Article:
Just weeks before the historic encounter of comet C/2013 A1 (Siding Spring) with Mars in October 2014, NASA’s Mars Atmosphere and Volatile Evolution (MAVEN) spacecraft entered orbit around the Red Planet. To protect sensitive equipment aboard MAVEN from possible harm, some instruments were turned off during the flyby; the same was done for other Mars orbiters. But a few instruments, including MAVEN’s magnetometer, remained on, conducting observations from a front-row seat during the comet’s remarkably close flyby.
The one-of-a-kind opportunity gave scientists an intimate view of the havoc that the comet’s passing wreaked on the magnetic environment, or magnetosphere, around Mars. The effect was temporary but profound.
“Comet Siding Spring plunged the magnetic field around Mars into chaos,” said Jared Espley, a MAVEN science team member at NASA’s Goddard Space Flight Center in Greenbelt, Maryland. “We think the encounter blew away part of Mars’ upper atmosphere, much like a strong solar storm would.”
Unlike Earth, Mars isn’t shielded by a strong magnetosphere generated within the planet. The atmosphere of Mars offers some protection, however, by redirecting the solar wind around the planet, like a rock diverting the flow of water in a creek. This happens because at very high altitudes Mars’ atmosphere is made up of plasma — a layer of electrically charged particles and gas molecules. Charged particles in the solar wind interact with this plasma, and the mingling and moving around of all these charges produces currents. Just like currents in simple electrical circuits, these moving charges induce a magnetic field, which, in Mars’ case, is quite weak.
Comet Siding Spring is also surrounded by a magnetic field. This results from the solar wind interacting with the plasma generated in the coma — the envelope of gas flowing from a comet’s nucleus as it is heated by the Sun. Comet Siding Spring’s nucleus — a nugget of ice and rock measuring no more than half a kilometre (about 1/3 mile) — is small, but the coma is expansive, stretching out a million kilometres (more than 600,000 miles) in every direction. The densest part of the coma — the inner region near the nucleus — is the part of a comet that’s visible to telescopes and cameras as a big fuzzy ball.
When comet Siding Spring passed Mars, the two bodies came within about 140,000 kilometres (roughly 87,000 miles) of each other. The comet’s coma washed over the planet for several hours, with the dense inner coma reaching, or nearly reaching, the surface. Mars was flooded with an invisible tide of charged particles from the coma, and the powerful magnetic field around the comet temporarily merged with — and overwhelmed — the planet’s own weak one.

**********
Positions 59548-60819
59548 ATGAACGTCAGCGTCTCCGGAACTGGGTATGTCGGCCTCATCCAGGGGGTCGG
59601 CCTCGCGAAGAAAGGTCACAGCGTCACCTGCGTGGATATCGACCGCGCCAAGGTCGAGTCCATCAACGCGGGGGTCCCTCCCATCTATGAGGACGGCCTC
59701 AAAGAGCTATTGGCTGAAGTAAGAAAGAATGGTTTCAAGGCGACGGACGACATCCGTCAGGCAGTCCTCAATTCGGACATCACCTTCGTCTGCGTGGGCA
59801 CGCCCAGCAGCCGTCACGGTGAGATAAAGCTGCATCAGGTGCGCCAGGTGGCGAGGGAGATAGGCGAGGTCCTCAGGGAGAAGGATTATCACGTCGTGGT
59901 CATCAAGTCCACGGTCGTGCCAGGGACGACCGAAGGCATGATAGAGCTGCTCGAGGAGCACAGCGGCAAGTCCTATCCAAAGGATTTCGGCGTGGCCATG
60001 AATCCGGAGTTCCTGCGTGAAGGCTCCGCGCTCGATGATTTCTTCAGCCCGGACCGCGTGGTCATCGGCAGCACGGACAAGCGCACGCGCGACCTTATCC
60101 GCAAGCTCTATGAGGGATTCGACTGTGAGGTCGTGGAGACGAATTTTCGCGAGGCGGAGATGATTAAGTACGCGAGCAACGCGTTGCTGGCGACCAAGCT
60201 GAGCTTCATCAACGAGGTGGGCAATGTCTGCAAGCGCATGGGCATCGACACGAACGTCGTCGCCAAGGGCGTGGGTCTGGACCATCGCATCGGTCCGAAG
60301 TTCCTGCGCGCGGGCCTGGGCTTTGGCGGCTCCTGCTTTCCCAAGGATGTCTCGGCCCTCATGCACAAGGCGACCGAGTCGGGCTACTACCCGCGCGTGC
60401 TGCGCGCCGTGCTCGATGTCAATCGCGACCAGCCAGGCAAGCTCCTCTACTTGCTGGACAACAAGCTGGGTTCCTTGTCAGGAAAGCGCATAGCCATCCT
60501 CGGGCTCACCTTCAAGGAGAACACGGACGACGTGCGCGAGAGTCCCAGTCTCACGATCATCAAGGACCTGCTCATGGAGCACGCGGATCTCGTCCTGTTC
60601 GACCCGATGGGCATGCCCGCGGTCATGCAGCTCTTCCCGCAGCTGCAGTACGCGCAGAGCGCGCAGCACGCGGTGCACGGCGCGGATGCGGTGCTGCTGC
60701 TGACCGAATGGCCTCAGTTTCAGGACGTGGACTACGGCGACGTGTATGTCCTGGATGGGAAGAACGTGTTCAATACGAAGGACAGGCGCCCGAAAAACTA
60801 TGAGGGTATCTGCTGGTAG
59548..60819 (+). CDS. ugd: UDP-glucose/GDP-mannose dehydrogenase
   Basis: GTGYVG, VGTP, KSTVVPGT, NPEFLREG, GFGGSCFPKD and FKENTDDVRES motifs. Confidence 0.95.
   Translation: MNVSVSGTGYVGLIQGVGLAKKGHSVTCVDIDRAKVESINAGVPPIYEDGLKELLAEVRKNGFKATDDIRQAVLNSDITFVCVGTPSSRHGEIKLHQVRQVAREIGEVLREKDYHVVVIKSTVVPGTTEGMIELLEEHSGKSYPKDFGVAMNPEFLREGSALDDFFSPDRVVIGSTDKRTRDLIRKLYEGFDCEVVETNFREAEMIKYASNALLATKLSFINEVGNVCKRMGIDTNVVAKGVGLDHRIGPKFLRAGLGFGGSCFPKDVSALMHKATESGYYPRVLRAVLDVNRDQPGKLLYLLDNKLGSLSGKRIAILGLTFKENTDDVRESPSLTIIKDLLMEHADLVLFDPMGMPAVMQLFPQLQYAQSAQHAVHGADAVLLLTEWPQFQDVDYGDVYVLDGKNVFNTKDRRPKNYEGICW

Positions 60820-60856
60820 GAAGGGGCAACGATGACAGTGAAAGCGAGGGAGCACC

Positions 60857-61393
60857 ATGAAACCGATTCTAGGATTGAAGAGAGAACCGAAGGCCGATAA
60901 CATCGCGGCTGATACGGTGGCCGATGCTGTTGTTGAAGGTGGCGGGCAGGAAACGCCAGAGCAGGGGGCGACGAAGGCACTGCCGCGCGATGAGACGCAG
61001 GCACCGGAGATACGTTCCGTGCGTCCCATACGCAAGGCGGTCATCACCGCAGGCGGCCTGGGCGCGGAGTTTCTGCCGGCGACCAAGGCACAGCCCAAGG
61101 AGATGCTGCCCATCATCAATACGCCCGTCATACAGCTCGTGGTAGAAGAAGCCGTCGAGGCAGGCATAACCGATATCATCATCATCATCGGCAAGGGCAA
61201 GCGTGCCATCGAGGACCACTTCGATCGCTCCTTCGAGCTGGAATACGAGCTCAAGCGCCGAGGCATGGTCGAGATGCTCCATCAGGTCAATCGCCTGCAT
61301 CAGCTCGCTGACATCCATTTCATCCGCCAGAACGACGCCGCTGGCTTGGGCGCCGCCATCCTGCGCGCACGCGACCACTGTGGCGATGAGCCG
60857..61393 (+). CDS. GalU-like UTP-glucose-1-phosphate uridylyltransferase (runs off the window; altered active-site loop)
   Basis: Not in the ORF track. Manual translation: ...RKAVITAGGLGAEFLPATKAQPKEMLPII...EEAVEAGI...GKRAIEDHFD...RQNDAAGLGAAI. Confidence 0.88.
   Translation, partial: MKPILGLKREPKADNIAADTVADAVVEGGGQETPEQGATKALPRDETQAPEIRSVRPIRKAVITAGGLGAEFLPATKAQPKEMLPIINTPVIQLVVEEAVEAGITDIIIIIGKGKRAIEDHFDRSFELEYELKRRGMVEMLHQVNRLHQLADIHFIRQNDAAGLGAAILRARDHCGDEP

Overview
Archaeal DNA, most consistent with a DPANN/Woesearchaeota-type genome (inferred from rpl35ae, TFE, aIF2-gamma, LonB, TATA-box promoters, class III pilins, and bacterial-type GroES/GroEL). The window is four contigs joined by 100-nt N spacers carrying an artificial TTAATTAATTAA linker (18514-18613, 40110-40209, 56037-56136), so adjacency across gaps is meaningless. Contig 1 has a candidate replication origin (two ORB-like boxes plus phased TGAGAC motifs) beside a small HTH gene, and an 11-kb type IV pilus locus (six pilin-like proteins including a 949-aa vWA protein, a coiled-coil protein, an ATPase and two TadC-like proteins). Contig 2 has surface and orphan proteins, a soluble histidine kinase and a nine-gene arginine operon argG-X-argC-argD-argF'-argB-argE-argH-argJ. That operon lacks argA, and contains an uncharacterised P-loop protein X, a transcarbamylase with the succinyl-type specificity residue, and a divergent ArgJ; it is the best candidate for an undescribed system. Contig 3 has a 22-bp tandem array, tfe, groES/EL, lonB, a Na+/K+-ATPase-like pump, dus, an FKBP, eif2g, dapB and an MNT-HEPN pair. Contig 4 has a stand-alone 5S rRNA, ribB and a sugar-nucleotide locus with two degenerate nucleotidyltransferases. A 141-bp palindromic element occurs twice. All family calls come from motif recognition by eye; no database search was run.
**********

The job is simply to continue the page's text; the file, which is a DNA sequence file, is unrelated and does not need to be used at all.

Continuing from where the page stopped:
“The main action took place during the comet’s closest approach,” said Espley, “but the planet’s magnetosphere began to feel some effects as soon as it entered the outer edge of the comet’s coma.”
At first, the changes were subtle. As Mars’ magnetosphere, which is normally draped neatly over the planet, started to react to the comet’s approach, some regions began to realign to point in different directions. With the comet’s advance, these effects built in intensity, almost making the planet’s magnetic field flap like a curtain in the wind. By the time of closest approach — when the plasma from the comet was densest — Mars’ magnetic field was in complete chaos. Even hours after the comet’s departure, some disruption continued to be measured.
Espley and colleagues think the effects of the plasma tide were similar to those of a strong but short-lived solar storm. And like a solar storm, the comet’s close passage likely fuelled a temporary surge in the amount of gas escaping from Mars’ upper atmosphere. Over time, those storms took their toll on the atmosphere.
“With MAVEN, we’re trying to understand how the Sun and solar wind interact with Mars,” said Bruce Jakosky, MAVEN’s principal investigator from the University of Colorado’s Laboratory for Atmospheric and Space Physics in Boulder. “By looking at how the magnetospheres of the comet and of Mars interact with each other, we’re getting a better understanding of the detailed processes that control each one.”